Relishing in the deceptive challenge of Super Monkey Ball is what it’s all about though, and you’ll get more than enough of a punishment if you’re willing to see it through. The balancing act of controlling the level itself whilst keeping an eye on the sodding ball certainly brings up its own set of challenges, and this is without the, I’m gonna say it, nonsense that is a few of the later courses. The tough ones come thick and fast and you’ve gotta be a true zen master to power through them without throwing the kind of tantrum that could level a city block.

There’s plenty of SEGA love here and if you’re a bumbling old schooler like me you’ll get plenty of joy unlocking classic characters such as Sonic and Tails, Beat from Jet Set Radio and a far too cute version of Kazuma Kiryu from Yakuza. You can also unlock classic SEGA consoles including the Saturn and the Dreamcast because of course you can. Selecting a certain character will change up your collectible each game also. For example, if you play as Sonic or Tails you’ll be collecting rings instead of bananas. Playing as Beat? You’ll be stacking up on graffiti cans. It’s cool little touches like this that make you grin like an idiot whilst you’re seeing the words ‘Fall Out’ appear on your screen for the millionth time.

I began to wonder if it was why me and my friends gravitated to the party games back in the day and avoided the ‘story’, because there’s an element of making your own fun in these levels. They’re all present and correct here, which is brilliant to see and are for my money the most essential part of any Super Monkey Ball title. I’m a huge fan of the iconic Monkey Target in particular, which sees you tear it down a ramp and open the ball up like wings for your chosen monkey to hit a target out to sea. It’s not easy, and the first few attempts will make you want to scream but once you get your noggin’ around how you’re supposed to glide your monkey to its intended target, you’ll have a blast.

Monkey Golf is also a blast, which sees your characters play crazy golf whilst inside the ball itself in the hopes of reaching the hole. I mean, it’s golf but Super Monkey style and it’s a lot of fun. The party games range from billiards to football to even in-air dog fighting. I can’t imagine you’ll ever get bored with them and there’s always something to play if you have a group of friends around. Though Monkey Target should always be first priority. Hell, I requested to review this one just so I could try it out. It didn’t disappoint.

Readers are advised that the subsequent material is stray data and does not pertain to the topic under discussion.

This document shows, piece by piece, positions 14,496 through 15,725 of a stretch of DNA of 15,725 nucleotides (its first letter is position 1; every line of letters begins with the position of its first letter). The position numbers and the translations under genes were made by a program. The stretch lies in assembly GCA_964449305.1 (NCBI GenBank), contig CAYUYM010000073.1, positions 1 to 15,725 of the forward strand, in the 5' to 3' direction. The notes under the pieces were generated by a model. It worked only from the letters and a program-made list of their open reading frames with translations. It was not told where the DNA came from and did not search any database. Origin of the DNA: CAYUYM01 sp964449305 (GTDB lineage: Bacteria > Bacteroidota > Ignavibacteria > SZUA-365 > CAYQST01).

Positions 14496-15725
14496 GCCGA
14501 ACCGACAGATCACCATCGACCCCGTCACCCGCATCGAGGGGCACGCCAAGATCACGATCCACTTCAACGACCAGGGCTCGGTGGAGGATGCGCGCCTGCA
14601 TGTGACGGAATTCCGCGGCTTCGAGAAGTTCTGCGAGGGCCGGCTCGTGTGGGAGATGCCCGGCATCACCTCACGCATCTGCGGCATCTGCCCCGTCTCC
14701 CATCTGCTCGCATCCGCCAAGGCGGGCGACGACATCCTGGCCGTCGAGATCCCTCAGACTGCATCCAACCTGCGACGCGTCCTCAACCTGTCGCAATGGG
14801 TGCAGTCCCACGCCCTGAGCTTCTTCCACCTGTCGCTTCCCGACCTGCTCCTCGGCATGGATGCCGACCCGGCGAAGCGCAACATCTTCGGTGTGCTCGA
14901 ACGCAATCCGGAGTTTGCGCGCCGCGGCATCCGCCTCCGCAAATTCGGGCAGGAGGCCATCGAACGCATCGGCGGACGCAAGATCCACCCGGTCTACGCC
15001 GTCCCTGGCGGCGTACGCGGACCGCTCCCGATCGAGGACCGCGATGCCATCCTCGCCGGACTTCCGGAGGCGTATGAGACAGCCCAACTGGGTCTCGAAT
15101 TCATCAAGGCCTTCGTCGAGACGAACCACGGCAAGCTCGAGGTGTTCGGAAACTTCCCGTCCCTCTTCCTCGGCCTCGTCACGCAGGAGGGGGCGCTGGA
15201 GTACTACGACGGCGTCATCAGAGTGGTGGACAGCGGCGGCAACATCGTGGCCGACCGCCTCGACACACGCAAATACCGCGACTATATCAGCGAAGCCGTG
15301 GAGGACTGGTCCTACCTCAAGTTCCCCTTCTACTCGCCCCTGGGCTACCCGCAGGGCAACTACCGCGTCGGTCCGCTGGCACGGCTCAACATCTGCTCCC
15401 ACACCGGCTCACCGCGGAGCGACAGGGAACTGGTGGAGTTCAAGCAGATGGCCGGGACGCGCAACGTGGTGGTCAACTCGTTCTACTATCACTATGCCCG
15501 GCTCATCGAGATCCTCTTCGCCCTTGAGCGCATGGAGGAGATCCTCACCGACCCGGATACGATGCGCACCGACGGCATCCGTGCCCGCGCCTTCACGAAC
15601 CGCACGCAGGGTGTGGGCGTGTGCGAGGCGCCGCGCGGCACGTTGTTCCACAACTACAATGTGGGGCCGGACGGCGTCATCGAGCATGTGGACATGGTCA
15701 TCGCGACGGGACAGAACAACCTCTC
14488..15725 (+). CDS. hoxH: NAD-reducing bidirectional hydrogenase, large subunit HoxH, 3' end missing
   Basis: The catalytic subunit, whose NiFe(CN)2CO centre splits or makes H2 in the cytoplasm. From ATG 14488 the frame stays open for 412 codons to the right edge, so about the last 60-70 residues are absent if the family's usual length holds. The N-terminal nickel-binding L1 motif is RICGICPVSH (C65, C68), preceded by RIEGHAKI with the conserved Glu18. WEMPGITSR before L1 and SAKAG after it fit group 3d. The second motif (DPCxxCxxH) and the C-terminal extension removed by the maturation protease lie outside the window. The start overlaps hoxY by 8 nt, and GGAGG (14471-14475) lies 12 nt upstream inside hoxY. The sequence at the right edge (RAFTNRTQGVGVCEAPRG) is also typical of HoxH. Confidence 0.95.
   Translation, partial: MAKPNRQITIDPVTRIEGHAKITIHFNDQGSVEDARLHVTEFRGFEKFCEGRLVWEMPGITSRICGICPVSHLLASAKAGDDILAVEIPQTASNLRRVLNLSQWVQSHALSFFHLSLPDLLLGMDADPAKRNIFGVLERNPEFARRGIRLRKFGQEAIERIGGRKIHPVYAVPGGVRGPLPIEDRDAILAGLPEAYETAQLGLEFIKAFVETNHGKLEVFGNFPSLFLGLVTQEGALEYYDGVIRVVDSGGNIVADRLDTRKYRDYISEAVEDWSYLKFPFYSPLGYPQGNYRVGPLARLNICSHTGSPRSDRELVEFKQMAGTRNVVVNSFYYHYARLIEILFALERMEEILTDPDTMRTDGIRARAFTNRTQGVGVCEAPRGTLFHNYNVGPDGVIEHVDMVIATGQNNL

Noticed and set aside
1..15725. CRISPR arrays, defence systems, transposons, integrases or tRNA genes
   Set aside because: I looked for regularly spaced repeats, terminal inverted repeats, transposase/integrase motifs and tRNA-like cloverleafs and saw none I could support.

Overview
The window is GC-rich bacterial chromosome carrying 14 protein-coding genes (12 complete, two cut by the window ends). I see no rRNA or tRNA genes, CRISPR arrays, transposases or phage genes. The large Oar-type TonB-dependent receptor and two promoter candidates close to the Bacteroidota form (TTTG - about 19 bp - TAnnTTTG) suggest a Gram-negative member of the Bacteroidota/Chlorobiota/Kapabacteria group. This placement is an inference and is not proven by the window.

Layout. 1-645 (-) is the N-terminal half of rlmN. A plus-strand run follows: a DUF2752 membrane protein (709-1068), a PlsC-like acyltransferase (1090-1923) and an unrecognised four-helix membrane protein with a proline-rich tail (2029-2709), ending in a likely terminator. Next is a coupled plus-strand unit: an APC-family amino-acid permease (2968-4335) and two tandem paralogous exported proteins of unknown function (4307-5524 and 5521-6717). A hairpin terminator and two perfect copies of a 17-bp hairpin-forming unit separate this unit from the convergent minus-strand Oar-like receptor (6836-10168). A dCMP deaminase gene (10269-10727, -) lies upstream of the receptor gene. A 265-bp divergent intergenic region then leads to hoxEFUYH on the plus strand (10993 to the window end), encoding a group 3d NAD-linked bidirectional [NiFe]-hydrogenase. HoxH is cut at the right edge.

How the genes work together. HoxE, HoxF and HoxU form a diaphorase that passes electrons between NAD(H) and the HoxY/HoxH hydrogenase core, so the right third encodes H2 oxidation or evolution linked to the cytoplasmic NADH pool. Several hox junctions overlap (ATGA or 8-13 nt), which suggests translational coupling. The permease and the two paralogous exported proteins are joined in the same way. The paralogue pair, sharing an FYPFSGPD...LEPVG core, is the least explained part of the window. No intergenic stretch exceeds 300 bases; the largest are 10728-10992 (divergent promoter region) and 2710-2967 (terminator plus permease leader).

It’s the Party Games where Super Monkey Ball: Banana Mania really comes to life and to that end, it makes this shiny remaster well worth the admission fee. Whilst your brain will be turned to mush by the main story courses, offering up a genuine challenge, the joy of Super Monkey Ball has always been in its multiplayer offerings and the selection really brings the whole package to life.

Celebrating the series 20th anniversary, Super Monkey Ball: Banana Mania is a hugely challenging trip through the greatest hits of the series, showing off classic courses rendered beautifully for the new systems. The Party Games remains the jewel in the Monkey Ball crown, but there’s more than enough to get your brain working whilst you’re balancing out a monkey in a ball on perilously thin ledges. It’s good to have Monkey Ball back.

Super Monkey Ball: Banana Mania is available now on Switch, Xbox One / S|X, PS4, PS5 (reviewed on PS5) and PC.

Developer: Ryu Ga Gotoku Studio
Publisher: SEGA

Disclaimer: In order to complete this review, we were provided with a promotional copy of the game. For our full review policy, please go here.